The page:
When I finished I carefully pointed to the left cup. "Pepsi," I said. I pointed to the middle: "New Coke." Then I picked up the rightmost cup and drank the remainder down with gusto. "Coke Classic, of course."

The lab technicians smiled and Mr. Smythe beamed broadly and clapped his hands.

"My boy--I knew you could do it! I bet you can even tell me where that Classic Coke was bottled."

"Sure, it's from the plant in Vicksburg, Mississippi--that's the town where the first bottle of Coke was made." Everyone looked so pleased at my remarkable sense of taste and knowledge that I added proudly, "and the second bottler was in Chattanooga, Tennessee."

Smythe looked at me ecstatically and patted me on the back again.

" you think I could see that very first bottle now?"

"Certainly, my boy, it's down in the vault."

Smythe escorted me down the hall to a special elevator that took us to the basement. We walked casually past guards armed with machine guns to a giant vault.

"The secret of Coke is inside!" Mr. Smythe whispered. "And the very first bottle ever made."

He carefully fed in the combination. Then he led me inside the vault.

I was surprised to find myself inside a giant room, perhaps as large as a football field. There were thousands of showcases and framed displays. They appeared to contain every type of Coke memorabilia in existence--trays, mirrors, signs, bottles, bottle caps, glasses, games and toys, ice picks, clothing, promotional candies and cigars, Coke vending machines and ice chests, frisbees, watch fobs and cigarette lighters embossed with the famed lettering, neon lights, tiffany lamps, paperweights, ashtrays, thermometers, radios, posters, coasters--you name it and it was there. It was even bigger than my collection.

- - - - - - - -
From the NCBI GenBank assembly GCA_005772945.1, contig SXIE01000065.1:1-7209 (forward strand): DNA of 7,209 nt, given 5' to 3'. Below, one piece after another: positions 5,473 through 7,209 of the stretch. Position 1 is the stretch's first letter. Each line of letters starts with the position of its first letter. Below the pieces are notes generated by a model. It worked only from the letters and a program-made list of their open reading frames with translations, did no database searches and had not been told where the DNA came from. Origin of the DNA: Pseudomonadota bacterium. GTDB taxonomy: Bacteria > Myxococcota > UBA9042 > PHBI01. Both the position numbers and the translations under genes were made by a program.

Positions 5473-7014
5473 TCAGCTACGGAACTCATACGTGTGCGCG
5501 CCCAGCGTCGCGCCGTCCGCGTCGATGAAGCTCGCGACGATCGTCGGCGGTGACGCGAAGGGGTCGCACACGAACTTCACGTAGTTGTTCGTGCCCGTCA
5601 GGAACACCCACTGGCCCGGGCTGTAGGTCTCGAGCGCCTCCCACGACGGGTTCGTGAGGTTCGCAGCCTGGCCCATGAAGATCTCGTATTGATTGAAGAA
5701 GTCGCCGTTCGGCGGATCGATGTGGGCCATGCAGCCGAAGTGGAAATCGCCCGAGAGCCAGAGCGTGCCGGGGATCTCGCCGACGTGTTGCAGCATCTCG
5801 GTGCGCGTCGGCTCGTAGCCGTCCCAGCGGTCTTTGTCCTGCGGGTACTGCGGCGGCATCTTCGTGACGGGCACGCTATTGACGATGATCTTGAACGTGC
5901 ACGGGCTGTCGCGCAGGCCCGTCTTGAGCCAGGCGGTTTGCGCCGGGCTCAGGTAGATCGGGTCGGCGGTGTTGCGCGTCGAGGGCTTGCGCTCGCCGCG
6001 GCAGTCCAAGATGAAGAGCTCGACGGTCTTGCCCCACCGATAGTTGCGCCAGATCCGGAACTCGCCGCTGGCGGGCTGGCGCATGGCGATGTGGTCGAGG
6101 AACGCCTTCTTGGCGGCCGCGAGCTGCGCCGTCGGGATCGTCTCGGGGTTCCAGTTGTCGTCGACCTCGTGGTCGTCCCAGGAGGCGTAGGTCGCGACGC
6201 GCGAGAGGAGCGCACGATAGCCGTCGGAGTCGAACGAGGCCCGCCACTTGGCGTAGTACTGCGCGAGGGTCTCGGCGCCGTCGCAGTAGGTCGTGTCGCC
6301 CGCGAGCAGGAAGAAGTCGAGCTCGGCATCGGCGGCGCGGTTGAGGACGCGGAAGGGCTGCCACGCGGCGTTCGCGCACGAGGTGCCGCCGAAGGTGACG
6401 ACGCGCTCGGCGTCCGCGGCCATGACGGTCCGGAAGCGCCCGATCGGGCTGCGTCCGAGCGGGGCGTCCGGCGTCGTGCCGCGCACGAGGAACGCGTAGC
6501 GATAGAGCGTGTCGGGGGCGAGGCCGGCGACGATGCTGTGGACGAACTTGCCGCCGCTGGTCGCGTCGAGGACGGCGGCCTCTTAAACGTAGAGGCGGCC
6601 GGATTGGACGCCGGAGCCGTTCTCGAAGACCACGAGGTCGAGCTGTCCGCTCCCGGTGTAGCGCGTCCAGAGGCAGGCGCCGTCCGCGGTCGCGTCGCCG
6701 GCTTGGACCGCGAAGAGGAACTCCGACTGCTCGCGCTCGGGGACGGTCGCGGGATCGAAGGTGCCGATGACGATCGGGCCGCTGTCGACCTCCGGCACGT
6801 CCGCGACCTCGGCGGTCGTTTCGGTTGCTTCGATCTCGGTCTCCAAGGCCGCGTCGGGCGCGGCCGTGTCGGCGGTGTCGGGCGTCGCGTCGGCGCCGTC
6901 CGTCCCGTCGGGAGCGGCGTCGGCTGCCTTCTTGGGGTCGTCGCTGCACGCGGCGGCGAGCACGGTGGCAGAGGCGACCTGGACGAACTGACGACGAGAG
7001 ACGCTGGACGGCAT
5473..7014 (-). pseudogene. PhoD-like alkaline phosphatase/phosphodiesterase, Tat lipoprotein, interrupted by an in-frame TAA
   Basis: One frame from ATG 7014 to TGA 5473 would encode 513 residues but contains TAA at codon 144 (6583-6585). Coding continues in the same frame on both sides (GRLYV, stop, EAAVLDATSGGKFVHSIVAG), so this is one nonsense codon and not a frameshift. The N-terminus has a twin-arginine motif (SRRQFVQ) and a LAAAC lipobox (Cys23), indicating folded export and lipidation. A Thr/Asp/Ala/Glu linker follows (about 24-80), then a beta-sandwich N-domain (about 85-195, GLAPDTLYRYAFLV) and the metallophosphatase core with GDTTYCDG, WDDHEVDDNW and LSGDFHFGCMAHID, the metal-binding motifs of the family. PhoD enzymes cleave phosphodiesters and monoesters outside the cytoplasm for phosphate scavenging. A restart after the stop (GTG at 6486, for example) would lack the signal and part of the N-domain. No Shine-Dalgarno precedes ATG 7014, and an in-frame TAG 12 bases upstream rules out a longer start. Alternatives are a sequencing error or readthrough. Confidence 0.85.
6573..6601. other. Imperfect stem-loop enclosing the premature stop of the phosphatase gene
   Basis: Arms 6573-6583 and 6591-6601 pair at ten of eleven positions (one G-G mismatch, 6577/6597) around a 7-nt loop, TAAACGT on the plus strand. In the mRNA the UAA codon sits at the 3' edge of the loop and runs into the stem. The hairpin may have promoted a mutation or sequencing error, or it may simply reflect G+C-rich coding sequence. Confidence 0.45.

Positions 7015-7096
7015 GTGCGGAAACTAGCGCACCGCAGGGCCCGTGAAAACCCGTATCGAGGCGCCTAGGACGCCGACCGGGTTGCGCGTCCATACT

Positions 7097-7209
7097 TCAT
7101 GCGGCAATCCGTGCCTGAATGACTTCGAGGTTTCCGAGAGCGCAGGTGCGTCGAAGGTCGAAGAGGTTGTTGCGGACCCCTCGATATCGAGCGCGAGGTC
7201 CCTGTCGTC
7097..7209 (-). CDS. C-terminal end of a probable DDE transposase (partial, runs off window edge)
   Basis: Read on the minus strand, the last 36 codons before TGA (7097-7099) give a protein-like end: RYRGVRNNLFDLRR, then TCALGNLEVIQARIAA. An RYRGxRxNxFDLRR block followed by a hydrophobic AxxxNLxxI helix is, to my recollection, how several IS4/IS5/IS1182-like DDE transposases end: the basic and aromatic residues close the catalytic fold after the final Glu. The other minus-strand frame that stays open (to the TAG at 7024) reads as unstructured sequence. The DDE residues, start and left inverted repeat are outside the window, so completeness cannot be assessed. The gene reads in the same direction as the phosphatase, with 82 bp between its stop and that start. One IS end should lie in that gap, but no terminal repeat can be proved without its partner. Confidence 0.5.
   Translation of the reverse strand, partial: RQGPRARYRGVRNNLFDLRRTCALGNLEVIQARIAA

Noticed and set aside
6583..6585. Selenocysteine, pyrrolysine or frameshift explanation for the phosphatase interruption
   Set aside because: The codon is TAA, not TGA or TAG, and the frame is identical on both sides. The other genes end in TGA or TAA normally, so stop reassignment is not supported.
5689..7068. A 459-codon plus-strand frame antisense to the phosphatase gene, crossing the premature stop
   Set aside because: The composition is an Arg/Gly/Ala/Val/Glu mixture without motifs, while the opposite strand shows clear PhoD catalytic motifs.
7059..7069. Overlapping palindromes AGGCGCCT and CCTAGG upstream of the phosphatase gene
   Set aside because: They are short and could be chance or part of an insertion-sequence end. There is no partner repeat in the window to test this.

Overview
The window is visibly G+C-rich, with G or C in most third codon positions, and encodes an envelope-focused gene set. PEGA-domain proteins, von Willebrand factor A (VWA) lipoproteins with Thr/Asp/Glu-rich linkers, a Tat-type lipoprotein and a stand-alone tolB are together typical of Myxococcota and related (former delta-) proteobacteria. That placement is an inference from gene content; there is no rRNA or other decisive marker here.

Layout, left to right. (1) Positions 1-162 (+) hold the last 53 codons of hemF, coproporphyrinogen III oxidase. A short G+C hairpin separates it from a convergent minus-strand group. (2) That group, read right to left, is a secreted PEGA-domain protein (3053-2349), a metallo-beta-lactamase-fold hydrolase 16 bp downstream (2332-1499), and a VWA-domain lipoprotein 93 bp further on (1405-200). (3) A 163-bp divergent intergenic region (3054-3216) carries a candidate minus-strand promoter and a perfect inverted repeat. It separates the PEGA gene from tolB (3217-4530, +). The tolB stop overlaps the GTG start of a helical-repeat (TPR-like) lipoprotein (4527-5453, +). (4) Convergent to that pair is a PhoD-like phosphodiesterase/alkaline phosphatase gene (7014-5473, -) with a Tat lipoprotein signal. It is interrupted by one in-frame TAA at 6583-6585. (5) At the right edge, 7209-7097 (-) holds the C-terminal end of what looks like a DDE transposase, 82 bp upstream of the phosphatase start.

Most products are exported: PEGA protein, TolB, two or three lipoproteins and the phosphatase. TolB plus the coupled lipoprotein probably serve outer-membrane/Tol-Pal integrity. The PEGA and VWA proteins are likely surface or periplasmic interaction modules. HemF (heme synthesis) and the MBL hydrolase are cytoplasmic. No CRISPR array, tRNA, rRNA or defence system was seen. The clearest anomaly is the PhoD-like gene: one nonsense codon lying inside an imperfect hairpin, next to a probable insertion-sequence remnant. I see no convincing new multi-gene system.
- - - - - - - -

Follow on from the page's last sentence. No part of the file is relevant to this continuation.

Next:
I wandered around in a daze darting from exhibit to exhibit, unable to believe I was really seeing some of the items I'd only read about. Mr. Smythe followed quietly behind me, still smiling broadly.

After what must have been several hours we came to the end of the hall, and another huge vault door. Just in front was a small glass case. Inside stood the very first bottle. It was more bulbous than later bottles, and did indeed resemble the shape of a cocoa pod. I smiled, remembering how the designer had gotten confused between coca (the plant that produced cocaine) and cocoa (the plant that produces chocolate) and had looked up the wrong thing. Originally he'd intended to make the bottle in the shape of one of the ingredients, the cola nut, but couldn't find a picture. So he'd tried looking up coca. Well he got confused, but the shape was pleasing and stuck.

I stared into the case with a mixture of ecstasy and a collector's envy.

"I knew you'd love seeing this room, my boy," said Smythe, "what with your extensive Coke collection. I must say, I really enjoyed reading about it in DUPRASS."

"DUPRASS? You're a fan?" I asked, somewhat taken aback.

"No, I'm an air conditioner!" Mr. Smythe replied laughing. "No, no I'm not one of you sci-fi people. But we make a point of getting everything that relates to Coke, and when we read it we decided to learn more about you. Then we received your letter asking for a tour, so we knew our interest in you was justified."